Sen. Tammy Duckworth is demanding new details from the Defense Department about its investigation of intelligence that Russia paid Taliban-linked militants to assassinate U.S. troops, calling the Pentagon’s first effort to brief senators "disappointing" and lacking crucial details.
The Illinois Democrat, an Iraq War combat veteran who has increasingly been seen as a contender to be Joe Biden’s running mate, said the Pentagon provided two briefers at the July 1 session whom she described as "unprepared to respond to questions" about the bounty allegations, which were reportedly briefed to President Donald Trump in February.
In her letter Thursday to Defense Secretary Mark Esper, Duckworth is seeking details about whether the Pentagon is conducting an investigation of U.S. troop casualties to determine whether they’re linked to the bounty scheme, whether Defense officials are working with the intelligence community to match its information with U.S. casualties and to commit to disclosing the findings with "Gold Star Family members, Congress and the American people."
Duckworth’s letter is the latest in Democrats’ pressure campaign to unearth more details about the Trump administration’s response to the intelligence that the GRU, Russia’s military intelligence unit, mounted a proxy effort to kill American troops. Trump has repeatedly called the allegations a "hoax" meant to damage him, even as intelligence agencies have affirmed that there is at a minimum conflicting information about it.
Though various news outlets reported that the evidence was included in Trump’s late February daily intelligence briefing, the president has continued to pursue warmer relations with Russian President Vladimir Putin, seeking the Kremlin’s return to the G-7 despite resistance from U.S. allies in Europe.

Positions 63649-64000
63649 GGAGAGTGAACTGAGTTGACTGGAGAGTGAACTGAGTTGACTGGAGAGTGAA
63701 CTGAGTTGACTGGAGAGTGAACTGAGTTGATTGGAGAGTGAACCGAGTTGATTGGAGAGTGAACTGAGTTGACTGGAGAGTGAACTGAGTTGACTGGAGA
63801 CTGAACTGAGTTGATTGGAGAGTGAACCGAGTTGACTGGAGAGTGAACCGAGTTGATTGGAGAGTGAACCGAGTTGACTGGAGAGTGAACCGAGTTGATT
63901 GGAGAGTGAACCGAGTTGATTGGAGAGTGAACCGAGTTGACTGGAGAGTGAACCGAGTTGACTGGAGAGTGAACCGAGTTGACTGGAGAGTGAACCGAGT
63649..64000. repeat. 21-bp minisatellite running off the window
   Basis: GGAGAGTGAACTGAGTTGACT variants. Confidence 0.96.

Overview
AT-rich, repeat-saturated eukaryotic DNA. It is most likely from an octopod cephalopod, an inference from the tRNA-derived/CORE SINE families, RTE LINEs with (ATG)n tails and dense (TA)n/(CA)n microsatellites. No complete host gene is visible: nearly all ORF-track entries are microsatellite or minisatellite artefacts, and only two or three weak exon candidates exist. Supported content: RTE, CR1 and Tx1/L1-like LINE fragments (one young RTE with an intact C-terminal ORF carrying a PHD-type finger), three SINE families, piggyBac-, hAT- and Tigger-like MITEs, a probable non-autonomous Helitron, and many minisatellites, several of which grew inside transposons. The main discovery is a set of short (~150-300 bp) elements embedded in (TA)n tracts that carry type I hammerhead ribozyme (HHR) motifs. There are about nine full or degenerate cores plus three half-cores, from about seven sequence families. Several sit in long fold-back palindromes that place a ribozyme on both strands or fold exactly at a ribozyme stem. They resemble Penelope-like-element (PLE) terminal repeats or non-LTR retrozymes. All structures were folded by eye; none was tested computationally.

"Were any U.S. troop casualties in Afghanistan connected with the alleged GRU bounty payments to Taliban-linked militants?" Duckworth asks. "Gold Star Families deserve an answer to this question."
On the other side of the Capitol, Rep. Stephanie Murphy (D-Fla.) introduced legislation Thursday that would require the administration to disclose to Congress within two weeks any solid intelligence that suggests a foreign government is seeking to kill or injure U.S. troops. Murphy’s bill would require quarterly briefings to the congressional Gang of Eight, as well as the Intelligence and Armed Services Committees, until the threat is over.
The bill is geared toward formalizing methods for notifying Congress of a grave threat — avoiding the haphazard, partisan briefings that occurred after news reports first disclosed the Russian bounty intelligence. At the time, the White House called on a group of Republican House members for an initial briefing and brought Democrats in the following day, a break from the traditional bipartisan nature of high-level intelligence briefings.
In her letter, Duckworth noted that the Senate Armed Services Committee hearing she attended last week was led by David Helvey, acting assistant secretary of Defense for Indo-Pacific Security affairs, and Scott Benedict, deputy director of political-military affairs for the Middle East.